Seeing Western governments perpetuate them, some Catholics question whether the Virgin’s prophecies at Fátima have been fulfilled. Some believe that the third part of the secret was not been fully disclosed. They alleged that the text warns that Pope Saint John XXIII’s reforms of the Catholic Church at the Second Vatican Council led to infiltration of the Church by Communism.
One reason people believe that is that the Church withheld the text of the third part of the secret for so long.
Lúcia wrote it down in January 1944. In statements attributed to her, she indicated that it could be published no earlier than 1960, and many assumed that it would be published that year. It wasn’t, and a cottage industry of speculation grew. The Vatican finally published the text on June 26, 2000. It was a narration of a vision showing what would happen if the Virgin’s requests were not heeded. Publishing the text failed to dispel the speculation, however. To this effect, the efforts of Nicholas Gruner (1942–2015) and his Fatima Center have had a noticeable impact.
Father Gruner and his associates were correct to point out that not all is well both in the Church and in the world. They are well-intentioned in their concern and love for the Church, but they take that concern too far. They are quick to accuse others of conspiratorial motives. Prudent and careful examination of the facts calls into question some of their assertions, as I take great pains to demonstrate in my book On the Third Part of the Secret of Fátima.
Casting aside these and other speculations, we can see the clear significance of Fátima in light of the teaching about it by Pope Benedict XVI taught in a homily in 2010: The opening years of the 20th century saw mankind “unleashing a cycle of death and terror.” In seeking himself and forgetting his God, man cut himself off from the source of true and lasting happiness. Man’s pride had swollen, leading not to the utopia promised by the muses of atheism but rather to a hell on earth. The power of the atom was in his grasp. Given the threat that fact still poses, the Miracle of the Sun at Fátima remains a divine reminder that no matter how much man’s pride may swell, God remains the Lord of all.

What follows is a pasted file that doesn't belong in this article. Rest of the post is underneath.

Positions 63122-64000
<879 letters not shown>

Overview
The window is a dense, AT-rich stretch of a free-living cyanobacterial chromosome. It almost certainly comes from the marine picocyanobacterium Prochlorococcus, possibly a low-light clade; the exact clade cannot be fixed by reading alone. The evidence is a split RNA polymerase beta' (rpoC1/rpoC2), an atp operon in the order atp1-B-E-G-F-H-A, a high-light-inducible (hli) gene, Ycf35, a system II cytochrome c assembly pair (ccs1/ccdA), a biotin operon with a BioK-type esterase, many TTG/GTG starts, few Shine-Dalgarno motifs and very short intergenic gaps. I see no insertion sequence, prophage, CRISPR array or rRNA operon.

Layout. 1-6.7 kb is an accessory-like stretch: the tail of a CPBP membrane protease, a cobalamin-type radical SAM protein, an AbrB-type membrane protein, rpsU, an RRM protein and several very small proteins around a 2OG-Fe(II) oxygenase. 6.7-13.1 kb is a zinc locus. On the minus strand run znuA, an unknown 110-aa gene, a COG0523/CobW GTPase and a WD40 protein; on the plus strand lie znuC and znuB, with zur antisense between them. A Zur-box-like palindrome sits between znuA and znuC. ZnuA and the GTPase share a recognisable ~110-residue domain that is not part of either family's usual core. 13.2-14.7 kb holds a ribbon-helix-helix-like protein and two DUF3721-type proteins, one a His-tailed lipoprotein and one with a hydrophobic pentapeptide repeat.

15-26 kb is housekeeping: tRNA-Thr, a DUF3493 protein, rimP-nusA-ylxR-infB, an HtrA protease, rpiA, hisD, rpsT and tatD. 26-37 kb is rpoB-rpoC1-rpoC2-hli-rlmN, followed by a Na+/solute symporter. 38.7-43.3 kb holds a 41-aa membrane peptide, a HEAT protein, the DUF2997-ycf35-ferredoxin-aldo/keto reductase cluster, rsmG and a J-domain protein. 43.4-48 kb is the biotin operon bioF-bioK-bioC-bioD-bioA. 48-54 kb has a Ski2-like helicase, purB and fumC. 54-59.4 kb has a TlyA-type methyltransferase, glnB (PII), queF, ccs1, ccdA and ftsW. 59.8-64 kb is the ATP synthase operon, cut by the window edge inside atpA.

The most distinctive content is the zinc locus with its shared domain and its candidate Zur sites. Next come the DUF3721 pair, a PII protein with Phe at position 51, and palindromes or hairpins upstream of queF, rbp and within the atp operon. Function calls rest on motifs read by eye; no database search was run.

Benedict reminded us that God sent the Blessed Virgin to call wayward men back to the precepts of her Son, for Christians to be prophets to such a world. Her call in Fátima is an invitation to imitate her virtues as a sure path leading to God and can be understood as a summary of the gospel of Jesus Christ. While the Catholic Church holds that the prophesies of the Virgin at Fátima have been fulfilled, Mary’s call to conversion is timeless. As the threat of wars escalates, we should in this centenary year of Fátima search more deeply Our Lady’s call and rediscover the “sweet joys” of God to which she calls us.
— Kevin J. Symonds is a teacher and writer living in Michigan.